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A castle built for two... yes, really, just two
Wray Castle (Lake District)
Member Name: blissman70
Wray Castle (Lake District)
Advantages: nice views, pleasant walks, interesting building and a nice day out
Disadvantages: a bit out of the way and not a lot to see inside the castle itself
I like the Lake District a lot and when I get the chance I like to go there so that I can relax, enjoying the peace and quiet, together with the fresh air and the friendly people, (most of them anyway).
One place that I like to go to, ever since coming across it many years ago. Enjoying the seclusion and the stunning views.
This place is on fact a little place called Wray Castle, which, even though it has 'castle' in the name, is not quite what you think it would be.
Wray castle looks like a castle, it has a grand style to it with enormous doors and windows that tower over the surrounding vista. It also has turrets the same as many other castles have in order to protect the land that that castle is situated in, but this castle was not designed to stand as a protector of the land that it surveyed, nor was it built to house the king and queen who ruled over their subjects.
It was designed and built for the sole purpose of being a place for a family to live in, although when I say family I really just mean a couple as there were no children, together with the myriad of staff members that catered for the couple and their guests.
A brief bit of history...
In and around 1840 a Doctor James Dawson from Liverpool, together with architect H.P. Horner, designed and built Wray castle using Dr Dawson's wife's inherited money to do so, hoping to make it look in the style of the Gothic Revival look.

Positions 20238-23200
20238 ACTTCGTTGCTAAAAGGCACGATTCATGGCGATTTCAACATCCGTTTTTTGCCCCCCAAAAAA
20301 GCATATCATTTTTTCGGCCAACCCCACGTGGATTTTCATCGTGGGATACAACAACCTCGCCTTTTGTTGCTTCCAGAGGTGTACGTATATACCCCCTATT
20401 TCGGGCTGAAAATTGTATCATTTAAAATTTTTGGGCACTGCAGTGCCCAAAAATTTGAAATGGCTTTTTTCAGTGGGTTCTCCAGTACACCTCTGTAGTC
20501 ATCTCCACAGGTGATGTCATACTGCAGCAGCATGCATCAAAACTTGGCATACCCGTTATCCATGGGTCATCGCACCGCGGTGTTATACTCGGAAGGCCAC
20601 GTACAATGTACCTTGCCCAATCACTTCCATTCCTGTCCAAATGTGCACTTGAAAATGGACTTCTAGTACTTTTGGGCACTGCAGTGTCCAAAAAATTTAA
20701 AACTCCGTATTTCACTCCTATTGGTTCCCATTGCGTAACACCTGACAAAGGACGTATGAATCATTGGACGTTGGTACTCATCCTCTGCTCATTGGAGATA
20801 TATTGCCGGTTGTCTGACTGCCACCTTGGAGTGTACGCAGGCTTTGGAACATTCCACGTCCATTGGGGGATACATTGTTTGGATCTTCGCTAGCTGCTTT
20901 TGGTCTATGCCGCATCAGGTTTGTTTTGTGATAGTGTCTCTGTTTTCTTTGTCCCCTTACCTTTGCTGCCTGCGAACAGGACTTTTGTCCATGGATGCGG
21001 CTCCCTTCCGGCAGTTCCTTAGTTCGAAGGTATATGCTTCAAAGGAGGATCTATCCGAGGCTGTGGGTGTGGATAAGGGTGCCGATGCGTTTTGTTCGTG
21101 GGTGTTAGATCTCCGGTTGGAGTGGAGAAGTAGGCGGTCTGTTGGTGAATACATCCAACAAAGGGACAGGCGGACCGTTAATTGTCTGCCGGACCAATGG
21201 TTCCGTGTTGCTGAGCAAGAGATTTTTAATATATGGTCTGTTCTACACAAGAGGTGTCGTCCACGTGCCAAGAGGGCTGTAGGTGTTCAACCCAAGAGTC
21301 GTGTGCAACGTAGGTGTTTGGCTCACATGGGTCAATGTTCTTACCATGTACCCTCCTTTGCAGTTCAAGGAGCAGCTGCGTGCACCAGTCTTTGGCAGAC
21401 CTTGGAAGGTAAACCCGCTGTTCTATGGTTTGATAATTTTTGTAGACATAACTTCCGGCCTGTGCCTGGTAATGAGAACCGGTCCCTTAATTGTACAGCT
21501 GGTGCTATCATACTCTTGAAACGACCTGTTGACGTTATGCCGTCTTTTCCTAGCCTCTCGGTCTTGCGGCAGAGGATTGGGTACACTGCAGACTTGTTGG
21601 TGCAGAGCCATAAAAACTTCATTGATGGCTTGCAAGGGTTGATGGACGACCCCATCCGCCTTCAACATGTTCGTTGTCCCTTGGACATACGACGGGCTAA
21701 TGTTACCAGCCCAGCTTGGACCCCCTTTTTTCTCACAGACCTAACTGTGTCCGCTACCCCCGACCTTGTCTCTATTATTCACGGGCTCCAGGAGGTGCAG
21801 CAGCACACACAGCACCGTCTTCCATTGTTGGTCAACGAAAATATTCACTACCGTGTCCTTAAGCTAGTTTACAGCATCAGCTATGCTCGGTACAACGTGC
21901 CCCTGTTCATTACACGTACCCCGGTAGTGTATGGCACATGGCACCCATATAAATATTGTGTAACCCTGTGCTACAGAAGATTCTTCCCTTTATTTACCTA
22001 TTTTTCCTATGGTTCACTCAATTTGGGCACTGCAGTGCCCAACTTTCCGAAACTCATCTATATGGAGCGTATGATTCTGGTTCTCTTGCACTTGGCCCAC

He also built a church, which is situated near the castle, at the same time.
Unfortunately for the doctor his wife never lived in the castle as she refused to do so.
In 1875 Dr Dawson died and the castle was then inherited by his nephew, Preston Rawnsley
In 1882 a little known author at the time, Beatrix Potter, stayed in the castle whilst on holiday from London. When she became famous and rich, from writing her many well known books, she bought several properties in the Lake District and a lot of land, including nearby Hill Top farm, eventually buying most of the land surrounding Wray Castle, but not the castle itself.
Sadly though, over the years, due to financial reasons, most, if not all, of the possessions had to be sold off in order to try and keep the castle from falling down.
In 1929 the Castle, together with the 64 acres of land surrounding it, were given to the National trust by Sir Noton and Lady Barclay.
In 2012, due to the castle being one of the NT's less known properties, they were almost forced to turn the castle into a 'semi' Hotel with strict conditions attached.
Luckily, due to the castle becoming more popular, that idea was shelved and the property is now fully open to the public to walk around and admire the interior and the stunning views from very single window.
* How do I get there..?
Getting there can be a little tricky at first, especially as the road that the gateway is on has not really got a name, or number.